The Tuplex Programming Language

2016-06-26

On Uniformity of Syntax

Labels: Syntax Functions Uniformity

One of the philosophies behind Tuplex is to have a syntax that is as uniform and consistent as possible. This means that any semantic production should have the same syntax regardless of where it is placed. This has the benefits of:

Consider the core language elements of function, type, and value expressions. If these are written the same way regardless of the form of statement they are part of, we’ve come a long way towards uniformity.

Functions, being one of the most complex constructs both syntactically and semantically, are a good illustration of how well a language achieves uniformity. An interesting exercise is to examine one’s favorite language and see how many distinct function, method, lambda, and function pointer syntaxes it has…

The following Tuplex program shows how function type declaration, global and local functions, instance methods and lambdas, all have identical syntax, and also are fully interchangeable in assignment, function argument passing, and invocation.

My favorite aspect of this is how instance methods, free functions and lambdas all are handled equivalently and for example can be passed as argument to another function without that function caring about the difference. Closure capturing, when needed, is fully transparent.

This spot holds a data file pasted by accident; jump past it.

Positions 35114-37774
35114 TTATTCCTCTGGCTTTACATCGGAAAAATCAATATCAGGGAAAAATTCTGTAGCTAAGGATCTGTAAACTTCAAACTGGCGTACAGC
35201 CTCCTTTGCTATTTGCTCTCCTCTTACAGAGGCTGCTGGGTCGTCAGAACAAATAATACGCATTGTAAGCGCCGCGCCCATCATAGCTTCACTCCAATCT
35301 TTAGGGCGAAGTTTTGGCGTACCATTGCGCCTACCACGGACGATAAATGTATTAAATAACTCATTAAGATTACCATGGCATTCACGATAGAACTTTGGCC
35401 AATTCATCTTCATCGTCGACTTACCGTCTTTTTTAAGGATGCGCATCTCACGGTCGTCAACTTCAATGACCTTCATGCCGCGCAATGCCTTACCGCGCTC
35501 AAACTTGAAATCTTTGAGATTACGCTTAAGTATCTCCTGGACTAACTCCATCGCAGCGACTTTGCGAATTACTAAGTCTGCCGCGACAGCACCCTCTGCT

type FuncType : ( a : Int )->Int;

square( a : Int )->Int { return a * a; }

## these are equivalent:
aFunction : ( a : Int )->Int = square;
bFunction : FuncType         = square;
cFunction                   := square;

type Multiplier {
    b : Int;
    
    self( b : Int ) { self.b = b; }
    
    mul( a : Int )->Int { return a * self.b; }
    
    higher( f : FuncType )->Int {
        return f( self.b );
    }
}

main()->Int {
    localFunc := ( a : Int )->Int { return a * 2; };
    
    value : ~Int = 2;  ## ~Int means mutable 32-bit integer
    
    ## global function invocation:
    value = square( value ); ## 4

    ## local function assignment and invocation:
    tmpFn : ~FuncType = localFunc;
    value = tmpFn( value );  ## 8

    ## global function assignment and invocation:
    tmpFn = aFunction;
    value = tmpFn( value );  ## 64

    ## instance method assignment and invocation:
    mulObj := Multiplier(2);
    tmpFn = mulObj.mul;
    value = tmpFn( value );  ## 128

    ## higher order function and inline lambda:
    value = value + mulObj.higher( ( a : Int )->Int { return a+1; } );

    return value;  ## process returns 131
}